Does Wine Actually Smell Like Tennis Balls?

Flavor descriptions for wines can often seem try-hard or just weird. Does anyone actually know what Sri Lankan star fruit tastes like? Or what’s the difference between crushed rocks and wet rocks? Other times they can be so broad that it's just a useless adjective such as, ‘red fruit’ or ‘spices’ - there’s a lot of room for interpretation with those. 

Here’s our rundown of more useful but also specific flavor descriptions than “the cobblestones of Paris on a rainy evening in July”– shut up, Claude. 

Disclaimer: These are general descriptions. Wine people– don’t get angry, it's just a starting point. 

Chardonnay from California: 

Vanilla bean and the butter they pump over popcorn at the movie theater.

Sauvignon blanc & Sancerre: 

Chives, lime zest, tart grapefruit juice and sometimes those pickled jalapeños you find at the deli. 


Cigar smoke and Big Red gum.  

California Cabernet:

Chocolate fudge and dates.

White Burgundy:

Tart granny smith apple and crème brûlée.

Cabernet Franc:

Roasted red peppers and burning incense. 

Red Burgundy:

Opening a bag of potting soil and really fresh strawberries.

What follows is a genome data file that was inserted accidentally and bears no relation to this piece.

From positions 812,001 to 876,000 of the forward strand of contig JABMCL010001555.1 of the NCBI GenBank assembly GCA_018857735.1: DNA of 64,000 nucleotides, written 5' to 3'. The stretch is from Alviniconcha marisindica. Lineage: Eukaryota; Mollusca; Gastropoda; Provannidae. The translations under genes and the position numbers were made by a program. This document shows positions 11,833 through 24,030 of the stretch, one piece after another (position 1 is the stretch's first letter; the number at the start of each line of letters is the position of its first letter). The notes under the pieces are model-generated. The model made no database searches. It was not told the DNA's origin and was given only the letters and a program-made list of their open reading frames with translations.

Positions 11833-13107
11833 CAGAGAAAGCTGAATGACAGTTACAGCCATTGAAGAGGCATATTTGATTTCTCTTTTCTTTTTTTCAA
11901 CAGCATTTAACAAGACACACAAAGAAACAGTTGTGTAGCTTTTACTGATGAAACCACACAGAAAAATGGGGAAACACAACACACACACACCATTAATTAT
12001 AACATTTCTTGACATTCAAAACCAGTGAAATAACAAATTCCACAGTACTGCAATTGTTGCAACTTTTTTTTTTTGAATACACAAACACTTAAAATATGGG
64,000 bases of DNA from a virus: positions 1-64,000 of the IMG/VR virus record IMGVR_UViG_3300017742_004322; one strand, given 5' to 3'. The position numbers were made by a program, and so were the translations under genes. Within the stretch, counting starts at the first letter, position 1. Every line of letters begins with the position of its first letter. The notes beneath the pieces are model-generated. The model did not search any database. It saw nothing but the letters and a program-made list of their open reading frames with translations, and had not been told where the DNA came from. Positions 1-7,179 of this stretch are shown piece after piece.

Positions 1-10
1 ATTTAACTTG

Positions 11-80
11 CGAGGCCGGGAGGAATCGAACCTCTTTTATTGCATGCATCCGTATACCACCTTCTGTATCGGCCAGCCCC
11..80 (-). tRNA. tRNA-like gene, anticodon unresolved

Black liquorice and button mushrooms. 

Sangiovese, Chianti, and Brunello:

Cherry tomatoes, sage, and strawberry jam.

Oregon pinot noir and California pinot noir:

The cherries that come in a Shirley Temple and campfire. 


Grapefruit and a gin martini that’s so cold it actually tastes like nothing. 


Cranberry juice and oregano. 

Hermitage + Cornas + Syrah + Côte-Rôtie: 

Black pepper and lavender 

Chenin Blanc:

An unscented candle and lemon zest. Also, hay but not everyone has smelled hay before. 


Orange peel and mineral water that has enough flavor you notice it. It’s subtle. 


Biscuits and lemonade. 


This is the tennis balls wine. It’s true. Also, canned peaches.

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